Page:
Secondly, I'm not really an old-timer, so I don't have a lot of experience with how upgrades and new releases flow. I first bought Logos 7, and then Logos 8 came out four months later, and I immediately upgraded. I remember significant changes and features: workflows, canvas, multiple guides... etc. So I was really excited to see what innovations Logos 9 would bring, especially as I read through all the great suggestions on the forum dedicated to Logos 9 Ideas.

And so, I purchased L9 on release day. As it turns out, I have to say... I'm a bit underwhelmed with what I have found. Don't get me wrong, there are some good things here... but it seems like most of these things are simply Quality of Life changes: Commentary divisions, Dark Mode etc... Nothing really creative or innovative like I saw in the transition to Logos 8. 

Further, (and as a loyal fan of Logos, I offer this criticism with nothing but a positive bent) it seems that the few things that were implemented, weren't implemented very well. For example, why do you have to restart the whole program to apply the dark mode theme, and do the same to get it back to light mode? Even during their demo video, they skipped that, simply fading the screen to dark mode with some camera trickery right after the button was clicked. What kind of programming is this?

And what's with the "preaching mode" loading in a web browser, so that you can't enter preaching mode unless you are online? Seriously? Why did anyone ever think this was a good idea? What's the advantage of this? Why would it not just load in the program itself?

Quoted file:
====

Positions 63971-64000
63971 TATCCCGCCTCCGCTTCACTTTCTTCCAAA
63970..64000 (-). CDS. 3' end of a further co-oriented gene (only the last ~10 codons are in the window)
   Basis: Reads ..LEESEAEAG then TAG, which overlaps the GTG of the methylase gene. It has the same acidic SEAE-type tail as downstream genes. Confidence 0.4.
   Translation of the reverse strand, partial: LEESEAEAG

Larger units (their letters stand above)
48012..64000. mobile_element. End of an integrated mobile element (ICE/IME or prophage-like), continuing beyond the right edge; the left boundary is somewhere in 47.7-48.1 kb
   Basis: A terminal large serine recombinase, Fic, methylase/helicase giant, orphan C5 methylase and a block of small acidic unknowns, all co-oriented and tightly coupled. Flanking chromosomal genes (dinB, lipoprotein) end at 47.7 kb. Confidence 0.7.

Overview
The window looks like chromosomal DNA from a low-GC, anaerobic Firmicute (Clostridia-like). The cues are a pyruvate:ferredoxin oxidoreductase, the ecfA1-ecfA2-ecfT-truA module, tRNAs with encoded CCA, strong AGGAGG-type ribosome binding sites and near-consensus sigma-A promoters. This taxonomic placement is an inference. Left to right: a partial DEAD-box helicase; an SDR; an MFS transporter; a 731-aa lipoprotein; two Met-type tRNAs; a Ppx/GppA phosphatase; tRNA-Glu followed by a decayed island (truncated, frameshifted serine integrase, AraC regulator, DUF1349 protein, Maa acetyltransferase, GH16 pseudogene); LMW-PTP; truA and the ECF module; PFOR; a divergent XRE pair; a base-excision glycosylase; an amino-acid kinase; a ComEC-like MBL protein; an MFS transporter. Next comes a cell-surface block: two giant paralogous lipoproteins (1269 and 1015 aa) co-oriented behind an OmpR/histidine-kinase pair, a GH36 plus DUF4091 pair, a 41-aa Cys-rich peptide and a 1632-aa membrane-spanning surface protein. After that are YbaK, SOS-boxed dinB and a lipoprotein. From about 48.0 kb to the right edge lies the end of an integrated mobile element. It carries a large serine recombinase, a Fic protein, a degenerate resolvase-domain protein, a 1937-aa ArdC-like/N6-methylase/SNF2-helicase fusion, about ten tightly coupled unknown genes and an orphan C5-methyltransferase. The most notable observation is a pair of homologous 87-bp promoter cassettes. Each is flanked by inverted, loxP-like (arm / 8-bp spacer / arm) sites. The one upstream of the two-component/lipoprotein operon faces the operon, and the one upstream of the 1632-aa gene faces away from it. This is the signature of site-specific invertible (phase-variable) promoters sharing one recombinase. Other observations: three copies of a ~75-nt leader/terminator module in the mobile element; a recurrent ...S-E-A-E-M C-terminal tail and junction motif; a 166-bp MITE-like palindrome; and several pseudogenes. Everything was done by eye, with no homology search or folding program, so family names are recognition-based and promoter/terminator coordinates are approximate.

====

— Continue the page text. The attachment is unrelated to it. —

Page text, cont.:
And the Counseling Guide - I've put several entries into it, and the majority of them only pulled information from the "quick guide" series of Counseling that comes with the L9 Base package. I've bought multiple library expansions of counseling resources, and it doesn't seem to be consulting them. Kinda felt like just a basic search through this quick reference guide. Also, at least for the topics I searched, most had NO bible verses associated. When I looked up "sexual desire", it only had four verses, and none were from the Song of Solomon. Really? We aren't pointing to the SOS when counseling patients with issues of sexual desire? Honestly, it just feels shallow.

Anyway - no, I don't regret my upgrade because any upgrades to this already great software are better than no upgrades - plus new base package libraries. But as both a loyal, and honest customer, I have to say, I feel a bit let down with Logos 9. Perhaps Logos 8 was simply that good of an upgrade.

Just some of my opinions:

Don't be a "loyal customer and fan". I shouldn't tell you what to do. But that's just what I'd do. It is easy to fall in love with the tools we use (especially in the beginning like first time of using Apple products, first time of using Logos...) But we should not be loyal to it. And fan may as well be a positive way to call fanboy, where people often said "Fanboy with Loss of All Objectivity (FLAO)". By the way it is sad to see that the top comments in the Logos Unbound event on Facebook are people calling "Logos fanboy blah blah blah, they should have fixed this and that."

(I think it almost goes without saying that we shouldn't be on the other end of the spectrum like some people just keep complaining here or on Facebook... I wish they just take the refund and leave. We should appreciate what they do even if the tool doesn't fit us.)